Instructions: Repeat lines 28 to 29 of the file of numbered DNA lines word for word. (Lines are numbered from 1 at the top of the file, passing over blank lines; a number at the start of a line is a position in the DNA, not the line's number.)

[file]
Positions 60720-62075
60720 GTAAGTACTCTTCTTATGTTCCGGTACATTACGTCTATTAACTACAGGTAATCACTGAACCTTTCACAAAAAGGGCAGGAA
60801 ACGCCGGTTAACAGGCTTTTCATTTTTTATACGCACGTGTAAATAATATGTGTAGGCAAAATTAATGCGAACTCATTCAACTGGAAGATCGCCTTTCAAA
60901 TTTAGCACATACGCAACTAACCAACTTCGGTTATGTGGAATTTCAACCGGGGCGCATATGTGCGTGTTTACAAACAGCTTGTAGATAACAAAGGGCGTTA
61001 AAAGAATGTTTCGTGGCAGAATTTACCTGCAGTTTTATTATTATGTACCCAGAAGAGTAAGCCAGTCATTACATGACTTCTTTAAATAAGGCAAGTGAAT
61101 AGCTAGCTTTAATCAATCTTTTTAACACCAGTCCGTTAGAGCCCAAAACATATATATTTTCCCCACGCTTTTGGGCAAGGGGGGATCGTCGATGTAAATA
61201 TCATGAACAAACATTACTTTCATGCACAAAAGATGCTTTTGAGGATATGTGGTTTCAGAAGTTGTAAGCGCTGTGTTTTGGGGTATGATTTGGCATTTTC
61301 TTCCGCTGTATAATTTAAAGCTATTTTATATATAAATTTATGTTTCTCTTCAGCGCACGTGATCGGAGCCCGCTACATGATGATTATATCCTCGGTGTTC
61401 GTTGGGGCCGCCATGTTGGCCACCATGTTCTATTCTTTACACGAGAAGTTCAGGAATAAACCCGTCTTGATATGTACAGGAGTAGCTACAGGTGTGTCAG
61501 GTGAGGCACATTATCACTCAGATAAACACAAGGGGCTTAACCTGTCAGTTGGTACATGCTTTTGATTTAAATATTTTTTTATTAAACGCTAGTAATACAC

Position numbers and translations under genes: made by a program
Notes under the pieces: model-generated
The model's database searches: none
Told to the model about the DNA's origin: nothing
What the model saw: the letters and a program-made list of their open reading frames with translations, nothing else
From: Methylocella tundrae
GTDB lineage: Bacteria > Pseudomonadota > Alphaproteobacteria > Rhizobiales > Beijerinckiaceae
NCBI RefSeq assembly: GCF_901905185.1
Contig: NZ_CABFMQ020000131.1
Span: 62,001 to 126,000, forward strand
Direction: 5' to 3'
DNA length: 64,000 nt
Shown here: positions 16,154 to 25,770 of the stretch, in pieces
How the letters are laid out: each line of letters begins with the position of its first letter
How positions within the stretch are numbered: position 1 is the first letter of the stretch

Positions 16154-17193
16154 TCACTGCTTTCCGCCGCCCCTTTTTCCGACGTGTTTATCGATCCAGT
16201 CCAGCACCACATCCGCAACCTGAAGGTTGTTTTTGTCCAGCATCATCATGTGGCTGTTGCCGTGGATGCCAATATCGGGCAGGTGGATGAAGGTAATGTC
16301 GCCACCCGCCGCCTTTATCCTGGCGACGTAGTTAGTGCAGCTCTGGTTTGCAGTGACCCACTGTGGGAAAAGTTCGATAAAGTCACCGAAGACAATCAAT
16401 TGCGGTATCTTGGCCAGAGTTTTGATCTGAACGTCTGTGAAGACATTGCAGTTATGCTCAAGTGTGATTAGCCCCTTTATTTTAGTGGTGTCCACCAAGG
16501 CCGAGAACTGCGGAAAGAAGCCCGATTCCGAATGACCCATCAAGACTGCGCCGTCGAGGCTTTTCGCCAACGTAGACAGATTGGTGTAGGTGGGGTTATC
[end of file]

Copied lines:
16201 CCAGCACCACATCCGCAACCTGAAGGTTGTTTTTGTCCAGCATCATCATGTGGCTGTTGCCGTGGATGCCAATATCGGGCAGGTGGATGAAGGTAATGTC
16301 GCCACCCGCCGCCTTTATCCTGGCGACGTAGTTAGTGCAGCTCTGGTTTGCAGTGACCCACTGTGGGAAAAGTTCGATAAAGTCACCGAAGACAATCAAT